I myself am not quite enough of a cyborg to use troff (though I use vi), but I have used Latex with far better results than Word.  (Dr. Tanenbaum says “real authors use troff,” however.)

One of my more obscure interests (I have many) is Gregorian Chant.  Chant uses a musical notation which is markedly different from modern music notation, and occasionally I need to typeset it.  I use a tool called Gregorio, where I enter the chant like this:

(cb3) Ad(d)ór(f’)o(h) te(h’) de(h)vó(hi)te,(h.) (,) la(g)tens(f) Dé(e’)i(d)tas,(d.)

The letters in parentheses represent the different musical notes.  I once tried typesetting the chant graphically, and it was far more tedious than the above.  Why not enter what I want and let the typesetting system do the work?

Aside from the mere efficiency, text files can be easily version controlled and diff’d.  Try that with your GUI tool!

It’s very ironic that many of my customers who use controllers like DNAC or vManage are actually accessing the tool through APIs.  They bought a GUI tool, but they prefer the black screen.  The controller in this case becomes a point of aggregation for them, a system which at least does discovery and allows some level of abstraction.

The non-computer-computer-people look at SwiftUI, network device CLI, troff, Gregorio, APIs, and rend their garments, crying out to heaven, “why, oh why?!”  Some may even remember the days of text-based editing systems on their DOS machines, which they could never learn, and the great joy that WYSIWYG brought them.  It reminds me of a highly incompetent sales guy I worked with at the Gold partner back in the day.  He once saw me configuring a router and said:  “Wow, you still use DOS to configure routers!”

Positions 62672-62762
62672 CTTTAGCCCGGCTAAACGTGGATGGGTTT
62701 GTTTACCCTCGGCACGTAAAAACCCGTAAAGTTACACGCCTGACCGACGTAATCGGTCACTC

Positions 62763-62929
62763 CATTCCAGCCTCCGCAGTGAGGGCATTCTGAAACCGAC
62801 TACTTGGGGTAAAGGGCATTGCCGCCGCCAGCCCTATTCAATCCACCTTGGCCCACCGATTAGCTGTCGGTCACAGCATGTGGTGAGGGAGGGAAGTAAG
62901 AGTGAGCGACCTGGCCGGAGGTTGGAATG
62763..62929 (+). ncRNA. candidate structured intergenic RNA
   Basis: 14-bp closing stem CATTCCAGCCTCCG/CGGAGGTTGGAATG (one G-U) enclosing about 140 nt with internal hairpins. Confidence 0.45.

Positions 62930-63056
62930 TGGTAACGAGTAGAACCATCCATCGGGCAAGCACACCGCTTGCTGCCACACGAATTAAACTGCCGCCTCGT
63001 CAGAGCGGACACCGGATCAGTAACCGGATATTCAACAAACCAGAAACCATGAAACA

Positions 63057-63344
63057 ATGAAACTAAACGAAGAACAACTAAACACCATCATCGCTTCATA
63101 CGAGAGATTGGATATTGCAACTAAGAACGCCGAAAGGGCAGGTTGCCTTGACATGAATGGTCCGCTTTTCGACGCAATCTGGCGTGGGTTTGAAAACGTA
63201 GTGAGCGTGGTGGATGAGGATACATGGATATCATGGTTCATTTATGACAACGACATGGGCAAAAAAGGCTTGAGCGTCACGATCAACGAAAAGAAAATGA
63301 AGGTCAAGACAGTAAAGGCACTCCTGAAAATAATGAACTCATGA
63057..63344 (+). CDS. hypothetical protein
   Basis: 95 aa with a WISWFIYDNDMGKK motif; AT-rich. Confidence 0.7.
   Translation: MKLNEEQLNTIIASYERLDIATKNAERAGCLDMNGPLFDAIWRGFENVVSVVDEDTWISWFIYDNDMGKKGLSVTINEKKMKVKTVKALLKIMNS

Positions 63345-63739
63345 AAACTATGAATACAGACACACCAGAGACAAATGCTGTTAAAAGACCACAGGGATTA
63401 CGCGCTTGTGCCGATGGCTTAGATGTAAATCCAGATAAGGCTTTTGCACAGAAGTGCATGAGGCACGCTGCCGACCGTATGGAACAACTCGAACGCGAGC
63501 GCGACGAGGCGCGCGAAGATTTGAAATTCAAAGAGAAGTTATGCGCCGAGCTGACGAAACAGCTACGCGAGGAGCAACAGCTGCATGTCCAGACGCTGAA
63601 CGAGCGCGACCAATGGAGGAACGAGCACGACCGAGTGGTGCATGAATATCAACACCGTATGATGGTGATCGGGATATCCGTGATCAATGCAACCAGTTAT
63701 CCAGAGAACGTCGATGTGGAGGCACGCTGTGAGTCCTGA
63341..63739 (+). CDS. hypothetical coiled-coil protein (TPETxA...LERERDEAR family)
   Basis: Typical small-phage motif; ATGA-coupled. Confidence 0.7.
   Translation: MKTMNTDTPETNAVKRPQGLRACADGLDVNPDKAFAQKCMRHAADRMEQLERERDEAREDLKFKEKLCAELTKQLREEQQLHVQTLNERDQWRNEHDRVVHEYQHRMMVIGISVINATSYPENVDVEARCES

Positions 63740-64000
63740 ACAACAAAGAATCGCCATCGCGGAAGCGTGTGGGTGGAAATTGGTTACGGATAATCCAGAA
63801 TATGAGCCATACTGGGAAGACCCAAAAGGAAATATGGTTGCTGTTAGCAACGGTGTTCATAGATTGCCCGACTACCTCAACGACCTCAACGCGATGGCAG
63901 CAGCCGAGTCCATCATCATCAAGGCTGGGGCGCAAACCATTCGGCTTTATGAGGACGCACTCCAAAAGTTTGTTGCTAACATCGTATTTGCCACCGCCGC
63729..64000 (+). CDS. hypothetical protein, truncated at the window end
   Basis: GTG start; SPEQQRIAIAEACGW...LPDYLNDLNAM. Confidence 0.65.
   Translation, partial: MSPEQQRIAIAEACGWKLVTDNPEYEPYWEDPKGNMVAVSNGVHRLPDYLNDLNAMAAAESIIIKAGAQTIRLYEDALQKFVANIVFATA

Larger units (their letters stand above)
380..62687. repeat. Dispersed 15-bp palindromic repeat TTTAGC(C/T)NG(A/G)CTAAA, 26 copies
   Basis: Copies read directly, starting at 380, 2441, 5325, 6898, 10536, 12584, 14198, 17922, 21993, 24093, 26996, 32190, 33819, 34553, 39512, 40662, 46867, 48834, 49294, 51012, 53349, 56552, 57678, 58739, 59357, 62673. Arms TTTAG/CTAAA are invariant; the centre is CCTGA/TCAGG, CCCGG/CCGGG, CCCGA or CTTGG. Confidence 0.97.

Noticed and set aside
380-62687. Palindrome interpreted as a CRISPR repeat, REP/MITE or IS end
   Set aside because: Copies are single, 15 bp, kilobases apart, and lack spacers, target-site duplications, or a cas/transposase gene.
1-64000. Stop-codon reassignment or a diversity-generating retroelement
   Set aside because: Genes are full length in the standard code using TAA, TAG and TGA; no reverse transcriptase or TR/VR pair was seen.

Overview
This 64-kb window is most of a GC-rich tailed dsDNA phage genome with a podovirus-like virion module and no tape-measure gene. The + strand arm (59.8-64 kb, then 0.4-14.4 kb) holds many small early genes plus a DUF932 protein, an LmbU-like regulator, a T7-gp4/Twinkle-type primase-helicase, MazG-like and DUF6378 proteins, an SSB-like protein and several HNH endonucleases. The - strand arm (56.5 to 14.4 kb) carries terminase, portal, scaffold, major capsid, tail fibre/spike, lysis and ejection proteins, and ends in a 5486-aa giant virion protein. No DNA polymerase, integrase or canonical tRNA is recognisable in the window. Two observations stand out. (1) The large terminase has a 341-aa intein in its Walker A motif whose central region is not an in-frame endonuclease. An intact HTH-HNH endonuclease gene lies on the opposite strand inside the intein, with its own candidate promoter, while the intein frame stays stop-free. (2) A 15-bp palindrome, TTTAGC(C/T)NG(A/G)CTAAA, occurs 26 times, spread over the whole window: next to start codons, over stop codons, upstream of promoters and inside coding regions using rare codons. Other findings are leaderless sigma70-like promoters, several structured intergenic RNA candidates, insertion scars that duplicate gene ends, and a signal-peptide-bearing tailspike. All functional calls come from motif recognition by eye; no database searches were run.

“It’s actually IOS CLI, not DOS.”

“That’s DOS!” he densely replied.  “I remember DOS.  I can’t believe you still use DOS!”

It’s funny that no matter how hard we try to get away from code, we always come back to it.  We’re hearing a lot about “low code” environments these days.  It tells you something when the first three Google hits on “low code” just come back to Gartner reports.  Gee, have we been down this path before?  Visual Basic was invented in 1991If low code is so great, why is Apple moving from storyboards to SwiftUI?

In my last post I wrote about the war on expertise.  This is one of the fronts in the war.  The non-computer-computer-people cannot understand the black screen, and are convinced they can eliminate it.  They learned about “innovation” in business school, and read case studies about Windows 95 and the end of DOS.  They read about how companies like Sun Microsystems went belly-up because they are not “disruptive.”  They did not, however, read about all the failed attempts to eliminate the black screen, spanning decades.  I believe it was George Santayana who said, “If you don’t remember computer history, you’re doomed to repeat it.”